HONG KONG – Chinese filmmakers from across generations and movie-making backgrounds have united in calling for an overhaul of Beijing’s much-maligned film censorship system, with most calling for the establishment of the internationally common system of classifying films in accordance to their suitability for audiences of different ages.
Prominent directors such as Zhang Yuan (Beijing Bastards, Crazy English), Wang Xiaoshuai (Beijing Bicycle, 11 Flowers), Gao Qunshu (The Message, Golden Horse award-winner Beijing Blues), He Ping (Warriors of Heaven and Earth, Wheat) and Zhang Yang (Shower, Getting Home) have spoken out on Sina Weibo (China's version of Twitter) in support of Xie Fei’s letter, addressed to the state-run Film Bureau and published on the director’s Weibo account on Saturday.
In the letter, Xie questioned the Film Bureau, a branch under the official media regulator, State Administration of Radio, Film and Television (SARFT), as being arbitrary in its decisions of banning projects or blocking releases.
Xie writes: “These years, when some films were [sent to the bureau] for filing and censorship, we would hear of requests which are not listed out in law, such as how ‘there shouldn’t be ghosts in modern stories’, ‘there should be no transit [through time]’, ‘extra-marital romance is not allowed’ or ‘certain political and historical incidents should not be written about’. This illustrates how the current censorship system is not practiced according to the rule of law, [but] the rule of man we have wanted to get rid of a long time ago.”
“Everyone should be equal in front of the law – and all forms of art should be equal as well,” Xie continued. “Imagine if the writer Mo Yan had to open a file and get permission before he is to write a novel, and then had to have his work read by 30 or 40 people from literary experts and people from departments representing workers, youngsters, women, the law enactment agencies, teachers and ethnic minorities – and for them to give opinions and make amendments to every paragraph and every word. Do you think he would have won the Nobel Prize he has today?”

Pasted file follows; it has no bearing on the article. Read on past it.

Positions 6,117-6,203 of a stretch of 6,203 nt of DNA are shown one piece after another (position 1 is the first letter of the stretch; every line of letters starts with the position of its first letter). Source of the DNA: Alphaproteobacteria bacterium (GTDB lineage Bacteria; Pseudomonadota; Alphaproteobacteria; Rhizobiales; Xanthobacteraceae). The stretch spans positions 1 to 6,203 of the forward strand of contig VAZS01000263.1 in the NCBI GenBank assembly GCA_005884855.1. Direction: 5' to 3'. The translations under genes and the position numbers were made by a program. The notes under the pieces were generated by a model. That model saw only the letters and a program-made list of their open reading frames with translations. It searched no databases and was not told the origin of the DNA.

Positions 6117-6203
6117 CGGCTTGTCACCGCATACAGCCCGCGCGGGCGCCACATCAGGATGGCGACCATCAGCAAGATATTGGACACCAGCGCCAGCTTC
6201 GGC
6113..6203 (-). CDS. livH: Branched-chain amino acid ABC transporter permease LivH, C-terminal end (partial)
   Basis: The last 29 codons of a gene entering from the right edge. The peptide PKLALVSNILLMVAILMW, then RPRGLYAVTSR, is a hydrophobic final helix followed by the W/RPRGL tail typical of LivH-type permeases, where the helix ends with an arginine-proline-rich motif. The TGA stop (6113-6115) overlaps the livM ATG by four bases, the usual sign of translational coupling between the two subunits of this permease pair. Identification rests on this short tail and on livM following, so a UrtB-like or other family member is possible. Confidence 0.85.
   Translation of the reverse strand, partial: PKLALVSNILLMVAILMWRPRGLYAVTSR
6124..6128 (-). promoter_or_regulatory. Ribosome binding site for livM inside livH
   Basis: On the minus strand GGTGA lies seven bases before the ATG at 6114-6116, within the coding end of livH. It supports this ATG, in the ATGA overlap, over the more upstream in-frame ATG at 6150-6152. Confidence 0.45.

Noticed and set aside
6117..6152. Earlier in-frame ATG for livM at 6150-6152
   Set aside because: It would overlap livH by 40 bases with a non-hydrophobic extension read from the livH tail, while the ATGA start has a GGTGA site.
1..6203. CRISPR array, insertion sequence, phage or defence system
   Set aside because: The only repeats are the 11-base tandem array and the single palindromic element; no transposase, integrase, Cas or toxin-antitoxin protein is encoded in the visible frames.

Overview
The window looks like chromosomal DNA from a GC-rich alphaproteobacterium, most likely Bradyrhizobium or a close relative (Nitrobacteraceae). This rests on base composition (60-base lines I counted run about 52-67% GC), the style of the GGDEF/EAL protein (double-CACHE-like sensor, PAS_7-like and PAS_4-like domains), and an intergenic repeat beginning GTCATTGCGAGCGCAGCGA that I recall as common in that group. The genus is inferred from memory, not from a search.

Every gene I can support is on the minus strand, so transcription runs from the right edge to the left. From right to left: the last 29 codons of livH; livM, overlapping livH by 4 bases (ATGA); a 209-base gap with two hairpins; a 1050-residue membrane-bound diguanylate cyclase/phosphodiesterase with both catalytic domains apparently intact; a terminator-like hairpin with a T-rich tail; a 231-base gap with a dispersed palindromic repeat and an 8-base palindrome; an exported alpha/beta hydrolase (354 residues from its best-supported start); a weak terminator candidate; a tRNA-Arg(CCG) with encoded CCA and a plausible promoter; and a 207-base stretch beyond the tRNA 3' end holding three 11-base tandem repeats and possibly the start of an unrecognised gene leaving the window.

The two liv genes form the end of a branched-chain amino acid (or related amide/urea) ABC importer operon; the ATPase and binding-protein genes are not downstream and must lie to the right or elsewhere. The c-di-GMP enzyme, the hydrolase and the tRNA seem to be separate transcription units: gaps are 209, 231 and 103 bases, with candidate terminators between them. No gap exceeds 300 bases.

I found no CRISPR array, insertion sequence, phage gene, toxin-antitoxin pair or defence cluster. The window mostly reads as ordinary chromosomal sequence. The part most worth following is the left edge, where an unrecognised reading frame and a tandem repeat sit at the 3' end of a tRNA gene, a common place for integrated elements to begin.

The 70-year-old filmmaker –- who won a Silver Bear award at the Berlin Film Festival in 1990 (with Black Snow) and then shared, with Ang Lee's The Wedding Banquet, the event's top prize in 1993 (with The Women from the Lake of Scented Souls) –- revealed how the authorities have failed to provide any feedback for a film he’s now consulting on, four months after the producers submitted it for censorship. According to official regulations, censors should allow filmmakers to know of their decision within 20 working days, Xie said, and the delay represents “administrative inaction.”
Xie said the project – which he declined to name – might have run aground with officials because of its depictions of homosexuality as well as the appearance of Lin Biao, Mao Zedong’s heir-apparent until 1971, when he died in a plane crash in Mongolia in what the Chinese government now describes as an attempt to escape from the country after a failed coup.
The director has since followed up his email by posting an article to Weibo about international film classification systems and another about the history of banned mainland Chinese films in the 1990s. The Hollywood Reporter's calls to the SARFT for a comment went unanswered.
Zhang Yuan, who spent years on an official blacklist in the mid-1990s for producing unsanctioned films and screening them at film festivals abroad, retweeted Xie’s message and said in his own Weibo account today: “We hope this time all filmmakers can unite and fight for our future like warriors!”
Meanwhile, He Ping wrote in response to Zhang’s message: “Master Xie is already in his 70s and he has made some noise for the future of Chinese cinema, and for the creative space of a younger generation of filmmakers. He has examined film creators’ concerns from a constitutional level. As juniors, we salute him.”
This surge of dissent among filmmakers follows similar comments demanding reforms of censorship laws from industry figures like Yu Dong, CEO of China’s biggest film distributor Bona Films, and Wang Jianlin, China's second richest man and owner of Wanda Group, which this year acquired American theater chain AMC Entertainment.
The screening of an uncensored version of the the Wachowski siblings' anti-authoritarian thriller V for Vendetta on a movie channel on the country’s state-run television network last Friday stoked debates further about what the future holds for media regulation under the country’s newly-installed leader, Xi Jinping.